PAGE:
If you live in the Ozarks, you have seen railroad coal cars, headed to the east when full and to the west when empty. I’ve traveled past the sign for Big Brutus, on Highway 7, near West Mineral, in Kansas for several years, and always thought, “Someday, we’re going to check this thing out.” That someday came.
Big Brutus – it sounds like the name of a cartoon character from the ’50s – is the nickname given to the Bucyrus-Erie model 1850-B electric shovel, the second largest of its kind in the world back in the 1960s and ‘70s. Used in coal strip mining at this location in southeast Kansas, it stands 16 stories high and weighed 11 million pounds in its heyday, before being “stripped” of its internal parts such as electrics.
It cost the Pittsburg & Midway Coal Mining Company $6.5 million to purchase Big Brutus from the Bucyrus-Erie Company, based in Milwaukee, in 1962. It took 150 railroad cars transported the pieces to the site, and almost a year to assemble. Christened in 1963, the huge 90-cubic-yard shovel could pick up 150 tons per scoop. Its purpose was to remove the overburden so that 2 draglines and smaller shovels could then remove 2 seams of coal found onsite.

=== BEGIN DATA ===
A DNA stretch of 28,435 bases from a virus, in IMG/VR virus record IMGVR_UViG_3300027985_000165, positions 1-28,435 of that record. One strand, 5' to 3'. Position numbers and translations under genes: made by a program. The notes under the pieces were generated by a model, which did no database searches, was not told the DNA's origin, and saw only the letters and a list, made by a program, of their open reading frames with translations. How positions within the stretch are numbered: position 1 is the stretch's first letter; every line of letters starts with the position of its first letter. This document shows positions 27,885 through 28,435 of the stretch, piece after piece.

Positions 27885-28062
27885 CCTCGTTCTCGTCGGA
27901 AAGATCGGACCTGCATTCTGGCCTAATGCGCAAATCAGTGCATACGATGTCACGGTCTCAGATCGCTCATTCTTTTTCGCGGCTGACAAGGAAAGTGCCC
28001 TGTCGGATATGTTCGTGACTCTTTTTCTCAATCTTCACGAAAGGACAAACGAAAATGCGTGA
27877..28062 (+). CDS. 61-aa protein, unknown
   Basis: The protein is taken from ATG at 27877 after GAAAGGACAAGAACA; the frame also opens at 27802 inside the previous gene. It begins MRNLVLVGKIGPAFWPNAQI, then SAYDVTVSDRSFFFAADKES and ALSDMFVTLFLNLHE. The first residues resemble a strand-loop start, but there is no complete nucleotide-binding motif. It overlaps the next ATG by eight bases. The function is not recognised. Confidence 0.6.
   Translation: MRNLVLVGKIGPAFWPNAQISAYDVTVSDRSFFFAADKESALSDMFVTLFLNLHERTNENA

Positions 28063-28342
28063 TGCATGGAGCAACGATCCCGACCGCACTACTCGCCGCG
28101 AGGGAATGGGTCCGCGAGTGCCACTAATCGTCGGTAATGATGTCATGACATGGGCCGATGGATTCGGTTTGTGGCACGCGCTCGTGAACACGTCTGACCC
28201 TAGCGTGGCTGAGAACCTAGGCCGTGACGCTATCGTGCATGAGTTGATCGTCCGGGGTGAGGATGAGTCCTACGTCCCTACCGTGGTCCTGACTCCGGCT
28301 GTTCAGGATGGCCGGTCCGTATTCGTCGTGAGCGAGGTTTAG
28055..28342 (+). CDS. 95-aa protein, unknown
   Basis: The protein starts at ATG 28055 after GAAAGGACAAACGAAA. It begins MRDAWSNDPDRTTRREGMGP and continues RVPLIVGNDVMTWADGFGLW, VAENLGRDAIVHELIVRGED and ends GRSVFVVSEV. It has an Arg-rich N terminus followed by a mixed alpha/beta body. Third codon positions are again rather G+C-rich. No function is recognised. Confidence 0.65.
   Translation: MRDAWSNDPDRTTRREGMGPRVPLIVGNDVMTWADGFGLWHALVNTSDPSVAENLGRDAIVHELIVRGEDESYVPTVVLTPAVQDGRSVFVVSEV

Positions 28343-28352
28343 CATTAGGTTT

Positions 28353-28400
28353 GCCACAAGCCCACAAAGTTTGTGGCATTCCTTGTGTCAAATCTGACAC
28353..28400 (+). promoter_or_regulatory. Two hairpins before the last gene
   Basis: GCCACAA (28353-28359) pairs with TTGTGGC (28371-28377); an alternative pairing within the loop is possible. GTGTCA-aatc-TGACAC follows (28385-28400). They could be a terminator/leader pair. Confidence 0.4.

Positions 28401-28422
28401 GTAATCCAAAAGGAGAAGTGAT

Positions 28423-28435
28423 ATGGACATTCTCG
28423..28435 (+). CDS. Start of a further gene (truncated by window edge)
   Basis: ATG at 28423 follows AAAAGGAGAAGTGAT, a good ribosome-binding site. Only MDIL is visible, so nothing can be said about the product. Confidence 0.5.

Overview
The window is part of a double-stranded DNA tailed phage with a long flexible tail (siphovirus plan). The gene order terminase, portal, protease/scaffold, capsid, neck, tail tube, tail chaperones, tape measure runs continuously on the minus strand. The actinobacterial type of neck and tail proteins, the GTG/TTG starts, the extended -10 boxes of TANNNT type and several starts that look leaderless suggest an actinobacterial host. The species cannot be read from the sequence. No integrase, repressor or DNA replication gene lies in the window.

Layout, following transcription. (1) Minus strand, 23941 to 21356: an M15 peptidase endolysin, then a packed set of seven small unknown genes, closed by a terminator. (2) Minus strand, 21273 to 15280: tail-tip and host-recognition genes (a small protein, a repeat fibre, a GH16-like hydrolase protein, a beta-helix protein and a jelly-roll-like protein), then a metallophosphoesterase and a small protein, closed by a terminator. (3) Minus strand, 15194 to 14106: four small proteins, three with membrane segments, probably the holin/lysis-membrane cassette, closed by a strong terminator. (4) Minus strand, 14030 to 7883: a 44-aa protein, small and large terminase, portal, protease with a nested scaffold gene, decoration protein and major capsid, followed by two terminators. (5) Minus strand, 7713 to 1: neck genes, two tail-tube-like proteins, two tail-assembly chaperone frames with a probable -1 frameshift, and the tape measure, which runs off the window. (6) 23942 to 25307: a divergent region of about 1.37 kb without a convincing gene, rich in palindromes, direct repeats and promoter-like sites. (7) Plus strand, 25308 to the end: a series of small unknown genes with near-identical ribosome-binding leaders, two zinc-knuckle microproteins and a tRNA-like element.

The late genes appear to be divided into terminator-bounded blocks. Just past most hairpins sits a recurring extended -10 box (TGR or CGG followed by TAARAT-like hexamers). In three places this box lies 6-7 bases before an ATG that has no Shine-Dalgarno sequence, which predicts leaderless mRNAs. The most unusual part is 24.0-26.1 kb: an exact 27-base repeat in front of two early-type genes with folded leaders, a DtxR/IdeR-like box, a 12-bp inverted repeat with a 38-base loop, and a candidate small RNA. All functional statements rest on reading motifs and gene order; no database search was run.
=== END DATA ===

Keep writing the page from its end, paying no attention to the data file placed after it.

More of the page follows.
This site provided coal to 7 electric companies. After a decade, it had done its job too well, and with a depletion of coal here, Big Brutus was stripped of its electrical and auxiliary equipment and left for the rust pile.
Enter local interest and the formation of a non-profit corporation, along with a $100,000 donation from The P&M Coal Company, plus a free title to Big Brutus and 16 surrounding acres. Big Brutus became a fixture in a museum and memorial dedicated on July 13, 1985, to Kansas’ coal mining history.
Last year, it was placed on the National Register of Historic Places.
Here’s some more of this interesting story in American energy history and technology.
The museum is open all year, except on holidays. Visit Big Brutus Visitors’ Center online.